Photo by Martha Bakerjian

Rome Itineraries

Angels and Demons Rome Itinerary

Rome Christmas Season Sights

Rome’s Classic Sights in 2 Days

Vatican City in a Day

The Eternal City -- ancient ruins, Renaissance fountains, and a lively center

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Rome, the Eternal City, is Italy’s most popular city for visitors. It offers an amazing amount of things to see and do. Rome’s most notable sites are the Colosseum and Roman Forum, the Pantheon, Trevi Fountain, and the fountains in Piazza Navona. However all over the city you’ll discover ancient monuments, Renaissance squares and fountains, and beautiful churches filled with art works.

Within Rome’s borders is Vatican City, a tiny independent country that’s one of the top places to go when in Rome. Vatican City is home to Saint Peter’s Square and Basilica, the Sistine Chapel, and the vast Vatican Museums complex.

Rome has a huge number of museums offering everything from ancient artifacts to modern art. Renaissance art lovers shouldn’t miss the Borghese Gallery, set in a sprawling park. The Capitoline Museums, established in 1734, were the world’s first museums open to the public. They’re located on the Capitline Hill, site of the grand Piazza del Campidoglio designed by Michelangelo. From the hill they are great views of the Roman Forum.

Modern Rome is a vibrant city with lively squares, great restaurants, nightlife, and shopping. Although the city itself is very large, the historic center is fairly small and easy to walk around. Non-residents are not allowed to drive in the city and walking is really the best way to experience all that Rome has to offer.

Rome Visiting Tips

For times when you don’t want to walk you can use the metro, although it can be pretty crowded, or take a taxi. For a good overview of the city with transportation, take bus 110, the sight-seeing bus or book a Best of Rome Driving and Walking Tour that offers a little of both, led by a knowledgeable guide (5% discount with promo code ITALYMARTHA).

While there’s a lot to see, be sure to save some time to savor a gelato, enjoy people-watching, and maybe do some shopping or at least window shopping. You’ll find everything from souvenir shops and flea markets to high-end fashion boutiques. If you sit at an outdoor table for a drink or coffee, you will usually pay more for outside table service than for standing at the bar (as you’ll often see Italians doing). So make the most of it and stay awhile, soaking in the atmosphere and experiencing the dolce vita.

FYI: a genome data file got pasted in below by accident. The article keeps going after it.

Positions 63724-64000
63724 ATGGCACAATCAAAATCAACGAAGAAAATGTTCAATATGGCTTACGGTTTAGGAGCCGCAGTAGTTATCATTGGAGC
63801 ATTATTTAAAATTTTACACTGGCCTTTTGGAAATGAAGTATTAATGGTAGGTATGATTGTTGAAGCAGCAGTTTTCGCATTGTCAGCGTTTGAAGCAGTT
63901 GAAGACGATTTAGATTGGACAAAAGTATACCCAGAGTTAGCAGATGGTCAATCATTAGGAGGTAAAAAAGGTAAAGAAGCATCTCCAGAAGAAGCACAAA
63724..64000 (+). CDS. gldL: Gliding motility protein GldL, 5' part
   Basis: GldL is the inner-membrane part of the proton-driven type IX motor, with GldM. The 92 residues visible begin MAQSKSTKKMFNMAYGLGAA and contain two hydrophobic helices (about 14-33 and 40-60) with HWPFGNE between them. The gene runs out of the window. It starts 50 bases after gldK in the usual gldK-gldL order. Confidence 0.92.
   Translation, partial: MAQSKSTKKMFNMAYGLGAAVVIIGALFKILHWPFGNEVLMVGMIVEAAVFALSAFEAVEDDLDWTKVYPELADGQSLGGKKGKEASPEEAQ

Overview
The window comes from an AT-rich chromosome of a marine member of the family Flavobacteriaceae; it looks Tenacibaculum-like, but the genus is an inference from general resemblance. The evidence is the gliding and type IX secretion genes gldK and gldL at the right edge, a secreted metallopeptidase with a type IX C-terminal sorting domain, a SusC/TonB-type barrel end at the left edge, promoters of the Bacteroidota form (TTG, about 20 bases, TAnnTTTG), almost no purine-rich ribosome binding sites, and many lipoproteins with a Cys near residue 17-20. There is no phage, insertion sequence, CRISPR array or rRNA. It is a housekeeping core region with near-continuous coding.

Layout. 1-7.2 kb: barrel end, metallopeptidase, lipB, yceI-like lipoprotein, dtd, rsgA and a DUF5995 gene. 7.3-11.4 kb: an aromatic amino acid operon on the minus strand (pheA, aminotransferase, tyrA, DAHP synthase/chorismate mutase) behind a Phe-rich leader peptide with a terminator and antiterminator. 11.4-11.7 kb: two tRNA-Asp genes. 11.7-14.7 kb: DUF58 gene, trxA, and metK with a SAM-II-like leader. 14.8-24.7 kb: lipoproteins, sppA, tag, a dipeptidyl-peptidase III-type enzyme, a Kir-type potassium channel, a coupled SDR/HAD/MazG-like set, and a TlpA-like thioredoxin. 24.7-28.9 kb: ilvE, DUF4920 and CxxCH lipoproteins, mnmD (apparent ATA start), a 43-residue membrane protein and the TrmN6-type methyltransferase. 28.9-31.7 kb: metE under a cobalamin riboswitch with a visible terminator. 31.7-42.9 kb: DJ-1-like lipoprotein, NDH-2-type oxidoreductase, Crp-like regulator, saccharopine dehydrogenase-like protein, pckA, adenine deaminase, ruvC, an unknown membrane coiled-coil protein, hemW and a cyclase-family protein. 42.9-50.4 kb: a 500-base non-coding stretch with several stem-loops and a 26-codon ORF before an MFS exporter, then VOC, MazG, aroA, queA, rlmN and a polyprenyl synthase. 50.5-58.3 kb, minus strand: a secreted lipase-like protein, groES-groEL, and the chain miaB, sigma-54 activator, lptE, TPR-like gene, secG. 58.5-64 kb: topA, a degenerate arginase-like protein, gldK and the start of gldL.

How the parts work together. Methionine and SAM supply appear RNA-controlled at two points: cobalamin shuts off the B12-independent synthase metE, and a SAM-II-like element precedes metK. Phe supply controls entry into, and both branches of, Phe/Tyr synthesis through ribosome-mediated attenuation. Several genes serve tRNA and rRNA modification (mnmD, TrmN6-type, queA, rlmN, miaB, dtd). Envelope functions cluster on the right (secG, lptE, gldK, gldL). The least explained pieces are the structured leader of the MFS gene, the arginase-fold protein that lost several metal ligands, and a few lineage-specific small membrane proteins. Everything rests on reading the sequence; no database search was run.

Note: Watch out for pickpockets in crowded tourist locations and on the metro. Keep your belongings where you can see them and carry your passport, most of your cash, and credit cards in a money belt or safety pouch beneath your clothes. Although nothing may happen, it’s best to be on the safe side. If your passport is stolen or lost, here’s what to do.

Traveling by train is the best way to go between Rome and other Italian cities. Driving is restricted in city centers, there’s lots of traffic, and parking is difficult. Find out about Rome trains, rail stations, and booking tickets on Rail Europe.

For more Rome travel planning and background (including when to go and weather), click on the tabs in the yellow bar or try one of these itineraries:

When To Go

Rome can be visited year-round although spring and fall are the best times to go.

How Much Time To Spend

The minimum recommended time to spend in Rome is 3 days, however there’s plenty to do if you can stay longer.

High and Low Season

Christmas and Easter seasons are the highest seasons, with big crowds and high accommodation prices. Although there are many tourists in summer, you can often find lower hotel prices. January 7 through early March is the lowest season.

Weather and Climate

Rome is hot in summer and can be pretty cold in winter with rain and even an occasional snow storm. See Rome’s typical weather and climate.

Events and Holidays

Easter week and the Christmas season, lasting through January 6, is a top holiday time, mainly because of Rome’s proximity to the Vatican. These dates during that period are holidays: Easter Sunday and Monday, December 8, 25, and 26 and January 1 and 6.

What it Costs

Rome can be fairly expensive, especially if you want to visit several of the top sights, stay in the historic center, or sit outside at a cafe in a popular piazza. It’s possible to save money by traveling outside high season and staying in a neighborhood outside the center, away from the top sights.